or when you turn the crank the opposite direction draws fuel out. This mechanical turning action will eventually ware and
create pinholes in the draw tube. Even more reliable are the squeeze pump bulbs. The squeeze bulb is simple to use, it has
a ball bearing inside so when the bulb is held up and squeezed it fills the tank. Turn it upside down and it will empty your
tank. Each squeeze delivers about 1 ½ half ounces of fuel. If you use a very large tank ( like gas planes) again you have
a work out ahead. On the other hand there is no battery power needed or to die at the wrong time.( like when you want to fly)
They also seem to last quite a long time. Mine has lasted over 12years and is still working as well as the day I bought it.
4 way wrench. A 4 way wrench looks like a mini cross bar used to remove lug-nuts from a cars rim. It comes with the most popular
sizes to remove glow plugs, different size prop nuts and socket head wing bolts. The simplicity of this tool makes it a must
have. Though you can use a socket set, when using a socket set it is to easy to strip the glow plug threads in the motor head,
crush the balsa with wing bolts and even the prop hub which weakens small wooden props. With a 4 way wrench you get a much
better feel as to how much pressure is applied while tightening prop nuts or glow plugs. Some 4 way wrenches will also carry
extra glow plugs, this is a nice feature.
Small, Medium and Large Screw Drivers. Small screw drivers like the inexpensive jewelers
type are needed to adjust the low end needle valve (usually a straight edge) or mini servos (usually a Phillips) a medium
sized Phillips is needed to remove servo screws. Large screw drivers (usually straight edge) may be needed for wing bolts.
Glow Plugs. Not much to say here. The minute you don’t have an extra glow plug
or two. You will need one.
Extra Props. Again, the minute you don’t have an extra prop or two.
You will need one. Especially when your learning to land. There are many props on the market. Wood props offer the best response
time when throttling up, but are much easier to break then other types. Nylon props are softer, but very durable and withstand
more abuse. Nylon glass fiber reinforced props are strong and have a much better response time when throttling up then just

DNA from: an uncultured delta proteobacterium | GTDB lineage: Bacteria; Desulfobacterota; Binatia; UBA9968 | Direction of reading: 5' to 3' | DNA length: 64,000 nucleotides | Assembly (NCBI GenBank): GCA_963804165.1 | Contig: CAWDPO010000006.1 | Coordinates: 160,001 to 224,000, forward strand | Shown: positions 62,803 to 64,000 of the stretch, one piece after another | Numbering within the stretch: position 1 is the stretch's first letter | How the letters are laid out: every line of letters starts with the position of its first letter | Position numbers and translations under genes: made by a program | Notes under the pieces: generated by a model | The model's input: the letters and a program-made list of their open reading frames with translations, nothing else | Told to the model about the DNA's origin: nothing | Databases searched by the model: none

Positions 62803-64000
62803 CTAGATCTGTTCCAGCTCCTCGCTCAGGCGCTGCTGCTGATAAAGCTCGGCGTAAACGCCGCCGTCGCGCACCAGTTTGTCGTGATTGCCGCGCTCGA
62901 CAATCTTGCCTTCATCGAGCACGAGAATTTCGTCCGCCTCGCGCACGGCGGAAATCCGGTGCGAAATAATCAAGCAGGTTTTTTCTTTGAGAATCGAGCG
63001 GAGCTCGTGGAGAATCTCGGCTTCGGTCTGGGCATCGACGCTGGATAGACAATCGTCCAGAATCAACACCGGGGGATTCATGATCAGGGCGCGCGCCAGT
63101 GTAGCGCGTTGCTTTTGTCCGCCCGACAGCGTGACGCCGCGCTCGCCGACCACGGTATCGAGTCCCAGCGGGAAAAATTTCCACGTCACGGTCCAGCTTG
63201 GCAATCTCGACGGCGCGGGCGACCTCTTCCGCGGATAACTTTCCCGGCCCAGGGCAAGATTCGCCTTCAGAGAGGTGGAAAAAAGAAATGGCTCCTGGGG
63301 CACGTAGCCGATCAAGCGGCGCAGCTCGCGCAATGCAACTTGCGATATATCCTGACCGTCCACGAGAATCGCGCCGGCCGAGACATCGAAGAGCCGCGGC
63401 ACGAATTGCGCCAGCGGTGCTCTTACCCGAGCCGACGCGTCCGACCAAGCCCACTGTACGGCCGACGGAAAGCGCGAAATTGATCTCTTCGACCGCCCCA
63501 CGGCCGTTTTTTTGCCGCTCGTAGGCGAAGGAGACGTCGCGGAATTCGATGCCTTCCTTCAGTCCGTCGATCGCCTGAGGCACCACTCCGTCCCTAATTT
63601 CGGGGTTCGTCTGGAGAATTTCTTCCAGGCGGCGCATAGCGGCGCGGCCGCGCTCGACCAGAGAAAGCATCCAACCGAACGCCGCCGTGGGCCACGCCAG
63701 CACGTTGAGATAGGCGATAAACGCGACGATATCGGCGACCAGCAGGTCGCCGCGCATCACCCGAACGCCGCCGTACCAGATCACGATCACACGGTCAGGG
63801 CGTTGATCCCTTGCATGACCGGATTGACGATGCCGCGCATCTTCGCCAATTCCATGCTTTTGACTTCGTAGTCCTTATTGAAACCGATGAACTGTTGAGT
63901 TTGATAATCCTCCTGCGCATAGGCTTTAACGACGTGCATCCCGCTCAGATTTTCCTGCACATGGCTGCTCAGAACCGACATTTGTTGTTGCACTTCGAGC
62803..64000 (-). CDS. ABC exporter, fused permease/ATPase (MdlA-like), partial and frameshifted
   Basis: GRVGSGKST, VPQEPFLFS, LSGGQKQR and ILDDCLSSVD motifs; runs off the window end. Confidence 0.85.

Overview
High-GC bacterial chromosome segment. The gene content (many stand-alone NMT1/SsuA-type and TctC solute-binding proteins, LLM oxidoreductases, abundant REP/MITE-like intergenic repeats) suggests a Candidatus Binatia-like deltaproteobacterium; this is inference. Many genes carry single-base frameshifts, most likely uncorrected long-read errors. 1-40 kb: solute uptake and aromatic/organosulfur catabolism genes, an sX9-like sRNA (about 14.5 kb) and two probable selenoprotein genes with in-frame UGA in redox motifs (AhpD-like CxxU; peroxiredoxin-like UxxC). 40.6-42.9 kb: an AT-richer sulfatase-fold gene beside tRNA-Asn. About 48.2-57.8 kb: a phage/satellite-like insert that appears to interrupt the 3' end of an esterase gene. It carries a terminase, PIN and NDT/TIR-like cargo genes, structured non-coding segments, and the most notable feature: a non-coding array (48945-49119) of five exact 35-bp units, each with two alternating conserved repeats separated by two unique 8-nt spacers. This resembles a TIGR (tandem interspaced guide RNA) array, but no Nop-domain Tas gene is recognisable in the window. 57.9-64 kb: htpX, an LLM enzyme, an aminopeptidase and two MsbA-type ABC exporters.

Prop Balancer. Every prop you use should be balanced before installing it
on your motor. This save wear and tear on your motor, radio electronics, plane structure and may cause your fuel to foam in
the fuel tank if you don't. Fuel foaming will cause your motor to lean out and make it almost impossible to set your motor
for reliable operation.
These are the basic essentials. There are other items that you’ll find useful at the field. Look
at the different options available to you and make a choice as to what you want to use. the main point to this hobby is to
have fun. I use items that make things simple or easy. This will cost a little more, but can be built up as time and money
My personal choices are this: Medium sized field box made for R/C, this is really up
to you! A box or fishing tackle box will work great. Glow plug driver, easy to maintain, fits in your pocket and no wires
to get entangled with the prop. 4 way prop wrench with glow plug holders, makes life much easier. Dubro E/Z fill fuel pump,
simple to use and does not require power or batteries. Will also last a very, very, very, very long time. Electric starter
with rechargeable battery pack. Like a wireless phone, makes life easy. 4 step prop reamer, has always had every size I’ve
needed, form glow motors to medium sized gas engines. APC props are some of the best props I’ve used. I use these on
every plane, with the exception of 3D planes without landing gear. Nylon props are weaker and do not have the quick response
time that I get form APC. Nylon props are much, much harder to break and I use them on planes that are not equipped with landing
gear. e.g. flying wings. Since I use support equipment that does needs power form a field box. I do not use a power panel.
This makes my field box much lighter and easier to carry.